11. Hiring cops, ex-spooks and veterans.
There are other dimensions to corporate espionage against nonprofits. One is relying on members of the national security establishment—notably ex-CIA or NSA employees—as well as moonlightling local police, and Iraq-Afghanistan war veterans to do the spying, the report said. Many of the proposals for anti-activist campaigns tout these credentials, citing ex-military resumes as they seek fees ranging from hundreds of thousands to several million dollars. “Even active-duty CIA operatives are allowed to sell their expertise,” it said. “Corporations are now able to replicate in miniature the services of a private CIA, employing active-duty and retired officers from intelligence and/or law enforcement.”
12. Little pushback from law enforcement.
Hiring cops, spooks and vets to do corporate dirty work leads to one more trend enabling corporate espionage to flourish. That is a lack of accountability or legal consequence for espionage that clearly breaks domestic law, such as stealing documents, wiretapping, etc. In France or England, where some of these same actvities have come to the attention of authorities, those responsible have been prosecuted and some perpetrators have even gone to jail. Not so in the U.S.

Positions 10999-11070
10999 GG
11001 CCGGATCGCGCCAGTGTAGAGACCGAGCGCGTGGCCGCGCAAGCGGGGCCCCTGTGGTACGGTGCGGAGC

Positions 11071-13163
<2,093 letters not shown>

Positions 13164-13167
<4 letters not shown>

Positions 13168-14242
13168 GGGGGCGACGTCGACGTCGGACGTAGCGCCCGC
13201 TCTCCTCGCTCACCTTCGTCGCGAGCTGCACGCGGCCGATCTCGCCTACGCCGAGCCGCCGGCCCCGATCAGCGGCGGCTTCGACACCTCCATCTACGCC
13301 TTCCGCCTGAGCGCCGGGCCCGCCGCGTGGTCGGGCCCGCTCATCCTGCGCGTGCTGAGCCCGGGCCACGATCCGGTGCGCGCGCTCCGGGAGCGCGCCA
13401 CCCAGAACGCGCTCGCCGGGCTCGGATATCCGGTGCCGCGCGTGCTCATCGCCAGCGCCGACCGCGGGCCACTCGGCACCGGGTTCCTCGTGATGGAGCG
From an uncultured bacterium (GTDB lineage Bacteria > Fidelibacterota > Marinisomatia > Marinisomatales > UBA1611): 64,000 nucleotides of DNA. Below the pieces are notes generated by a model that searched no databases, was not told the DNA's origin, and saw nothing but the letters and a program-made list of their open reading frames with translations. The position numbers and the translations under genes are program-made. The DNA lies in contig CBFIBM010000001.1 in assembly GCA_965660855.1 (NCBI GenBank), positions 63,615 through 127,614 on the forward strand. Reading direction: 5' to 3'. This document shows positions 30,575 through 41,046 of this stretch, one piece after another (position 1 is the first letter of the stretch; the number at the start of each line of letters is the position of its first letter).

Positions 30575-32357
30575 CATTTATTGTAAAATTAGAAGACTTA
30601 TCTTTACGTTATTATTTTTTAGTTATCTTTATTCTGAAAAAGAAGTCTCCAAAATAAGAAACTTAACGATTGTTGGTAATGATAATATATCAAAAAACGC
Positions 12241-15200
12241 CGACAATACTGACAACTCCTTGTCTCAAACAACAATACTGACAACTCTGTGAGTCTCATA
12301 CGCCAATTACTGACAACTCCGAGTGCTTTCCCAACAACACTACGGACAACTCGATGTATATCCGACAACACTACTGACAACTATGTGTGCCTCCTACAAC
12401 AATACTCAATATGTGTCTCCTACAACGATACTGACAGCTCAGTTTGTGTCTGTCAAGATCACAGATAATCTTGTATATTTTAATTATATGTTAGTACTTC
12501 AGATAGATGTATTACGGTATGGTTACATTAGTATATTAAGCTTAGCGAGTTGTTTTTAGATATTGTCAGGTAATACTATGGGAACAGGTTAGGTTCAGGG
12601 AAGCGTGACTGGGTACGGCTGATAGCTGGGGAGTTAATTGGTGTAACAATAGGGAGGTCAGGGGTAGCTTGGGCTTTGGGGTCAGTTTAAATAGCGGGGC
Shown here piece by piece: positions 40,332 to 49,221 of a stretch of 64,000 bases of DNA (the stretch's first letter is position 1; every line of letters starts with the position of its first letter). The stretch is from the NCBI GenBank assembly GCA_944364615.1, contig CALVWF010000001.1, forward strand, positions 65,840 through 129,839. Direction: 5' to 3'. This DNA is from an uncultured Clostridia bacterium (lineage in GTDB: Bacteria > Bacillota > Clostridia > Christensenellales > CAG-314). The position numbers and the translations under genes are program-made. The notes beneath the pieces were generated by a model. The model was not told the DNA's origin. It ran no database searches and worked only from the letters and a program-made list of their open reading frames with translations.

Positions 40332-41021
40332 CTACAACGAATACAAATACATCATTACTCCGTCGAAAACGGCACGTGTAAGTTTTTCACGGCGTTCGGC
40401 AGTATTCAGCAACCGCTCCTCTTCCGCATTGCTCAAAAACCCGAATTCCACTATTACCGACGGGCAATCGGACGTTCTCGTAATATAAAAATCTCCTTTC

“Hiring former intelligence, military and law enforcement officials has its advantages,” the report notes. “First, these officials may be able to use their status as a shield. For example, current law enforcement officials may be disinclined to investigate or prosecute former intelligence or law enforcement agents… In effect, the revolving door for intelligence, military and law enforcement officials is yet another aspect of the corporate capture of federal agencies, and another government subsidy for corporations.”
What Americans Don’t Know
As detailed as the Center for Corporate Policy report is, author Gary Ruskin says most of the information was obtained “by accident.” It wasn’t freely given. It was the result of lawsuits, a handful of whisteblowers, mistakes by those hired to do the corporate espionage, boasts in trade press and other somewhat random sources.
But even so, there is a dark playbook that comes into view. Nonprofits are scrutinzed for vulnerabilities. Computers are hacked. Documents are copied or stolen. Phone calls and voice mail are secretly recorded. Personal dossiers are compiled. Disinformation is created and spread. Websites are targeted and taken down. Blackmail is attempted. Just as bad, Ruskin says, the Justice Department and Congress look the other way.
“The entire subject is veiled in secrecy,” his report says. “In recent years, there have been few serious journalistic efforts—and no serious government efforts—to come to terms with the reality of corporate spying against nonprofits.”